Lawmakers spent 120 days earlier this year crafting and wrangling over legislation they hope will shape Colorado a little bit more to their and their constituents’ liking. And for a month after that Gov. Jared Polis toured the state to sign hundreds of bills into law — and to veto a handful.
Here’s a brief rundown of some notable, recently signed legislation. Unless otherwise noted, the below bills are all now law. Some provisions may not kick in until later dates; are funded in future budget years or; become available when programs or departments become operational.
Establish Juneteenth as a new Colorado state holiday
SB22-139 legally recognizes June 19 — known as Juneteenth and marking the emancipation of slaves in the United States — as a state holiday.
Expand behavioral health care services for children
SB22-147 creates the Colorado Pediatric Consultation and Access Program within the University of Colorado. The program aims to help primary care providers identify and treat mild to moderate behavioral health conditions in children.
An office focused on missing and murdered indigenous women and relatives
SB22-150 creates the Office of Liaison for Missing and Murdered Indigenous Relatives in the Department of Public Safety. It specifically looks at the crisis of violence indigenous women face while establishing best practices on investigating the cases.
Voting from the address of your destroyed home
SB22-152 allows voters whose home is destroyed to continue to vote from that address, if they intend to return to the residence once it becomes habitable.
New security measures for voting systems
SB22-153 requires surveillance of voting systems and key card access to the area and increases penalties for tampering with or giving unauthorized access to voting systems. Requires election election officials to undergo a certification process established by the Secretary of State’s office. Increases penalties for tampering with or giving unauthorized access to voting systems.
New rules around nursing home evictions
SB22-154 requires 30-day notice for involuntary discharges from nursing homes, except in cases with health and safety concerns, and ability to challenge such evictions. Sets new qualifications for facility administrators.
Anti-doxxing laws for certain professions
SB22-171 and HB22-1041 add educators, health care workers, mortgage servicers, child representatives and some non-elected government workers to people who can request to have personally identifying information, such as addresses, pulled from public records. Creates a penalty for people who post a protected person’s information online.
Free public transit to combat high-ozone days
SB22-180 creates at least 30 days of free public transit high-ozone season for the Regional Transportation District and other transit agencies throughout the state. Officials are targeting August for the launch. It also sends money to the Colorado Department of Transportation to expand the Bustang regional coach service.
A Colorado grant and loan program for people rebuilding after a disaster
SB22-206 creates a grant and loan to homeowners and business, government and other entities working to rebuild after a disaster.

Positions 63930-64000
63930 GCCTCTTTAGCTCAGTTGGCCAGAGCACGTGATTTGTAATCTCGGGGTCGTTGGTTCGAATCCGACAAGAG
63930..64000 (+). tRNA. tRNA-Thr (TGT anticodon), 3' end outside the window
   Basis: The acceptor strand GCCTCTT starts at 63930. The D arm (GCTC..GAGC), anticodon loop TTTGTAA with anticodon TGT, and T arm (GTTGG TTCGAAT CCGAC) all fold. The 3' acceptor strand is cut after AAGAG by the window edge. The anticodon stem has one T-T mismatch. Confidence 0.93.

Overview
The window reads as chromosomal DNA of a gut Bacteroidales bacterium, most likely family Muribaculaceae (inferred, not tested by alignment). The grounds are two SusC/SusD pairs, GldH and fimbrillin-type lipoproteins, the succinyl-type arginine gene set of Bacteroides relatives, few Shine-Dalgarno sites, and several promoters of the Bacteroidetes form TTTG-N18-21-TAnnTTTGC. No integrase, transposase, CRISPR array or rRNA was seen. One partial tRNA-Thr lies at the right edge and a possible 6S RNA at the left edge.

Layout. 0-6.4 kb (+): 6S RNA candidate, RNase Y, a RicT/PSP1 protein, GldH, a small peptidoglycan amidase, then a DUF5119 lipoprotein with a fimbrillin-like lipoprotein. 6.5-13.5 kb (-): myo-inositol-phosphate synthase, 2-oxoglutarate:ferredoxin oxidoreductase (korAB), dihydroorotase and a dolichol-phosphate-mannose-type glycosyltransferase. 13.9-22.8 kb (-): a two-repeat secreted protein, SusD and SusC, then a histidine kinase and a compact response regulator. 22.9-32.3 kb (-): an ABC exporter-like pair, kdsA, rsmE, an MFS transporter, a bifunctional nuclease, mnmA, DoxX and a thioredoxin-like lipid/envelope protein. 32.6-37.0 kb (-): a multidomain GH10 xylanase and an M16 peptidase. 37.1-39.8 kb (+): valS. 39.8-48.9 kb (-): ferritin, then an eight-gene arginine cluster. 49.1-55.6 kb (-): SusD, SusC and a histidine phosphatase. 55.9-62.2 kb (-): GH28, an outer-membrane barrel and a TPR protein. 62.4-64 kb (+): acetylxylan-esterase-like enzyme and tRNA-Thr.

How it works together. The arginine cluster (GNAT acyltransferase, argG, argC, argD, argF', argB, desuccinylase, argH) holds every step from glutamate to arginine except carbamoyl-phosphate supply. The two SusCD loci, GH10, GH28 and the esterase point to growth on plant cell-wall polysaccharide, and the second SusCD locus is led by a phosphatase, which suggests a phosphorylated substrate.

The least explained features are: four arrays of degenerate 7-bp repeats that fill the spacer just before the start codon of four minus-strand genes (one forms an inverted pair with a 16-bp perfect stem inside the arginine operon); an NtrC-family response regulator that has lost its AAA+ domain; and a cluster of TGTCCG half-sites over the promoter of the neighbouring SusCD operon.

Protections for people conceived with donated genetic material
SB22-224 allows donor-conceived people to request information about the person who provided the genetic material for their conception, and limits how many families the donor can contribute to. Takes effect Aug. 10.
Businesses can’t go cashless
SB22-228 requires retailers to accept cash payment. Some businesses are exempted, but the general idea is to accommodate people who can’t pay for things with credit or debit cards. Takes effect Aug. 10.
Employees of large counties can now form unions
SB22-230 allows county government employees to unionize in counties with 7,500 or more residents, and sets out terms for collective bargaining by county unions. It does not create any unions or compel commissioners to accept union contracts. It takes partial effect July 1, 2022, and full effect July 1, 2023.
Flat-rate TABOR refunds
SB22-233 temporarily changes distribution of Taxpayer Bill of Rights refunds from a tiered system, where higher income taxpayers get more money back, to a flat-rate return. It will likely reach or top $500 per taxpayer.
New rules for unemployment insurance payouts
SB22-234 allows people who pay into unemployment insurance to collect it when eligible, regardless of immigration status. Creates criteria for Division of Unemployment Insurance to consider when deciding if it should collect overpaid unemployment.
An effort to slow rising residential, commercial property taxes
SB22-238 caps how much of a property’s value is used when determining property taxes for the next two property tax years. Officials estimate it will save the owner of a $500,000 home about $274 a year and the owner of a $500,000 commercial property about $1,200.
Large employers’ health insurance plans must cover fertility treatment
HB22-1008 Requires health insurance plans offered by large employers to cover fertility treatments. Adds individual and small group plans to include the coverage if federal regulators determine it won’t cost the state money.
Bikes can roll through intersections when they’re clear
HB22-1028 Allows bicycle riders to treat stop signs like yield signs, and stop lights like stop signs, after yielding to right-of-way traffic and pedestrians.
Powered wheelchair users can now fix their own devices
HB22-1031 requires manufacturers of powered wheelchairs to provide know-how and parts to independent repair shops or owners to repair their chairs. It does not require them to divulge trade secrets. Takes effect Jan. 1.